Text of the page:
A report on the demonstration and attack on the Tory headquarters by students and education workers against cuts by the Anarchist Federation.
Wednesday saw one of the largest and most vibrant protests in London in recent history. Over 50,000 education workers and students took to the capital not only to protest against the rise in tuition fees but reforms in education in general and to protest for a fairer, free higher education system. The Anarchist Federation was among them forming a "radical workers' and students' bloc" which, along with London Solidarity Federation, argued that capitalism is the cause of this crisis, that the Left and the union leaders cannot be trusted to fight our battles (a point NUS president Aaron Porter later so aptly demonstrated) and that we need united, grassroots direct action as part of a sustained fightback.
Contrary to the corporate media commentaries, a significant portion of the march also involved itself in the property destruction and occupation at Millbank tower, home to the Conservative Party HQ. Direct action was not limited to this either, with the London School of Economics going into occupation shortly after the end of the protest, a sit-down protest in Parliament Square and some limited property destruction at Liberal Democrat HQ. Students and education workers have not only demonstrated their anger at the wave of attacks in store for a whole generation of young people, but their lack of faith in parliamentary democracy and the need to take the struggle into their own hands.
The media and official union response to this has hardly been surprising. Commentators were quick to denounce the actions at Millbank tower as that of a "militant minority", "the Socialist Worker Party" or "anarchists", to quote Harry Mount from The Telegraph "perhaps with a student card, from a third-rate institution they never visit, that cloaks their criminal violence with the figleaf of principled protest". Aaron Porter quickly lined himself up behind his future employers joining the Labour Party in its denunciations. Cameron, for his part, has been quick to criminalise the protesters talking once more of ramping up policing in the capital - this is while the death of Ian Tomlinson at the hands of the Met lingers strong in the minds of many of us. None of the assessments of the Millbank protesters as a "militant minority", "the Socialist Worker Party" or "anarchist alone" is accurate. Such a claim is made even more ridiculous by the rolling 24-hour news coverage that not only showed a clear diversity of students and education workers (yes, we were there too) taking great pleasure in smashing windows, office equipment and scuffling with the police, but the interviews with the occupiers themselves who often admitted this had been their first protest.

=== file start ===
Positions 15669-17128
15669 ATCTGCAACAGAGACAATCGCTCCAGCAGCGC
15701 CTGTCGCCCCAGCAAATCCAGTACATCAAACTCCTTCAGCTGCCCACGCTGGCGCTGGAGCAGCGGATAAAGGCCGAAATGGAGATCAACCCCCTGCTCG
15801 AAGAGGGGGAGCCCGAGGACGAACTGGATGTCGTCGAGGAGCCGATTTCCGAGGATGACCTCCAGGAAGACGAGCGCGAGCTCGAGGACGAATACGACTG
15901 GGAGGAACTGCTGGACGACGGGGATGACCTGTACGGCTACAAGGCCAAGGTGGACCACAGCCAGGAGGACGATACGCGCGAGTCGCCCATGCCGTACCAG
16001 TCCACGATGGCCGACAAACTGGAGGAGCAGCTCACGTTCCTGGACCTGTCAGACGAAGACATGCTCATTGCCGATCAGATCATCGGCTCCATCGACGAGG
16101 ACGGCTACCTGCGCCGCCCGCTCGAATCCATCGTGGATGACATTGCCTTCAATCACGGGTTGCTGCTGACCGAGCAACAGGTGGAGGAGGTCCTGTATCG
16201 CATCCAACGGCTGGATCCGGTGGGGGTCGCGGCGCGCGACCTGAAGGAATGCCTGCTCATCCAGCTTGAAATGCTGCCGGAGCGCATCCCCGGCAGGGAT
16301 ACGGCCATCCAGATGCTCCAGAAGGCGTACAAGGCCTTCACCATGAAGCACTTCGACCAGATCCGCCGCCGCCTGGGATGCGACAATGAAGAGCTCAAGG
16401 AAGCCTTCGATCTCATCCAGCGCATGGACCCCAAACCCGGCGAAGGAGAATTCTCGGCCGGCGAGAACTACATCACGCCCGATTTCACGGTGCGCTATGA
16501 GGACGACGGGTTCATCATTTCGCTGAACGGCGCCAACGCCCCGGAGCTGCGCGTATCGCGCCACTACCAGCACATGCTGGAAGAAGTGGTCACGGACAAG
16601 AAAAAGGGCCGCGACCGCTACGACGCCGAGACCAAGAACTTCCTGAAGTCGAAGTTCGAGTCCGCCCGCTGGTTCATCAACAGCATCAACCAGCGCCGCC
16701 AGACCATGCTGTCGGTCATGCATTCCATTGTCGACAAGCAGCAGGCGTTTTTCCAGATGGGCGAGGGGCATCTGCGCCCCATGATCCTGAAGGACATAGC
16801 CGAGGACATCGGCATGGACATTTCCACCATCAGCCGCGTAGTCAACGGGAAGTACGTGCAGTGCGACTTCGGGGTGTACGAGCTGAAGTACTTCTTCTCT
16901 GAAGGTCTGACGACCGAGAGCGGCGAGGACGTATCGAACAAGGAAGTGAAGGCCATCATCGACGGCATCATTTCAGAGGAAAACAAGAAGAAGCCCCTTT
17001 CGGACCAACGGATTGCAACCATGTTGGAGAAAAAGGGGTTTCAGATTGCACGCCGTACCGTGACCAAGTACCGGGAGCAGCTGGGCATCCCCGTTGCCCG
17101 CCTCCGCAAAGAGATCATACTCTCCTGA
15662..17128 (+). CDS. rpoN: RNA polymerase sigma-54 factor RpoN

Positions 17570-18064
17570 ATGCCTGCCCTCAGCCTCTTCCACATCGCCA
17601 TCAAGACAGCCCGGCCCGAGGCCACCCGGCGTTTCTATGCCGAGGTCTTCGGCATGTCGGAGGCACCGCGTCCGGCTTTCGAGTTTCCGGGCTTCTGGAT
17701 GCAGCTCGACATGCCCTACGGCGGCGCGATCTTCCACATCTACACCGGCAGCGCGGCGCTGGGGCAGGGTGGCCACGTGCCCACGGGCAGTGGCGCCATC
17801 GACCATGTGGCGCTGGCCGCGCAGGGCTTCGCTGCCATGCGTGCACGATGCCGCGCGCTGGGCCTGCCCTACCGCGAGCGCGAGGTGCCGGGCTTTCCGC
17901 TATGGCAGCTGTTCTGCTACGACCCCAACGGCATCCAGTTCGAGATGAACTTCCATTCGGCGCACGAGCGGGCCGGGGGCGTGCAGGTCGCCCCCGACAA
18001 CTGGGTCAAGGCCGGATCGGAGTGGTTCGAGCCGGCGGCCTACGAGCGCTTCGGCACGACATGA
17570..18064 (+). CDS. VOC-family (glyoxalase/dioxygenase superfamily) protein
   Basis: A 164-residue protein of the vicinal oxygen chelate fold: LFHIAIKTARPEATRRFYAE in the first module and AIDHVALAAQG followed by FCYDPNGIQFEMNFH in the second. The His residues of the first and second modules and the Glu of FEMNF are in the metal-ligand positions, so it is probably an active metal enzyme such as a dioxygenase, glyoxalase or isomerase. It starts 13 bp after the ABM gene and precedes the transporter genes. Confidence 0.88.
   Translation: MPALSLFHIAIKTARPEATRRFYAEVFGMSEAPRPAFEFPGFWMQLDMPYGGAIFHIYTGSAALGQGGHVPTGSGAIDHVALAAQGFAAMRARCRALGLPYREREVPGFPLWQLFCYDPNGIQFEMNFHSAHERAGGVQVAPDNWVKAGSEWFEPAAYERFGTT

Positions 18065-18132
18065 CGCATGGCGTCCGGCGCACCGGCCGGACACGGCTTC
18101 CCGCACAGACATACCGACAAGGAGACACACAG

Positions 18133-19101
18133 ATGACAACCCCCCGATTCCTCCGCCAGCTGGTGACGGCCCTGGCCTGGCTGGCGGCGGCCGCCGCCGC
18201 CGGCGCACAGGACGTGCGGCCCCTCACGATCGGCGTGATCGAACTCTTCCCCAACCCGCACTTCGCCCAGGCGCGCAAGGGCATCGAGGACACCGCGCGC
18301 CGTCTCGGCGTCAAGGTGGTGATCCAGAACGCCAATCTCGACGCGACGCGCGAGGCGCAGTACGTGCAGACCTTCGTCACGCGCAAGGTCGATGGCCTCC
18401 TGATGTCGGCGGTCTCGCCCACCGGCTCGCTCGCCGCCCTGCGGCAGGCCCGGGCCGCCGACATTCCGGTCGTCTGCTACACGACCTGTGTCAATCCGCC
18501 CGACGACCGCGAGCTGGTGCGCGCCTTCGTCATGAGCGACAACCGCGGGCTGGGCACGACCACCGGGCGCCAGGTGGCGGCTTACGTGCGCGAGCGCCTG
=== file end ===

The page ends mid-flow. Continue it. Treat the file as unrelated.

Yes, the anarchists were also involved in this action, of course we were. But what is this notion of the "apolitical" student and education worker that is being promoted by the media? Does the fact that we are anarchists preclude us from being "normal people", from acting in solidarity with our fellow workers and students? We reject such a paralysing construct. It is designed to suffocate us, to force us into the image of the respectful, peaceful and, ultimately, obedient and ineffectual protester. We, like many of our fellow students and workers, recognise that only direct action will bring about meaningful change. That in order to fight the cuts we need to be not only fighting on the streets but building communities in our campuses, pushing for occupations, sit-ins, walkouts and the inclusion of those often excluded and marginalised in these struggles (the cleaners, porters, administrative and security staff who quietly labour in our universities under minimum wage).
Media pundits and politicians have also argued, and continue to argue, that students are somehow privileged or self-interested. This is the same divisory tactic being used against all public sector workers. In reality, as many students explained through TV interviews, this protest was not so much for themselves but for their younger brothers and sisters or even for their future children who otherwise wouldn't be able to go to university. This is similar to the concern that many public workers have for service users, who will undoubtedly also suffer from cuts to services. We cannot allow these strong ties of solidarity, across generations and between service providers and service users, to be undermined. The rhetoric that certain workers/students are a privileged group implies they should not be supported by others. We need to recognise this for what it is - a divide and rule tactic.
We also affirm our commitment to supporting all those victimised/arrested as the result of their actions at Millbank towers. We encourage all education workers and students to do the same.
Wednesday was a sign of things to come. The students and education workers have been the first to speak in response to the austerity attacks, we encourage the rest of the working class to follow.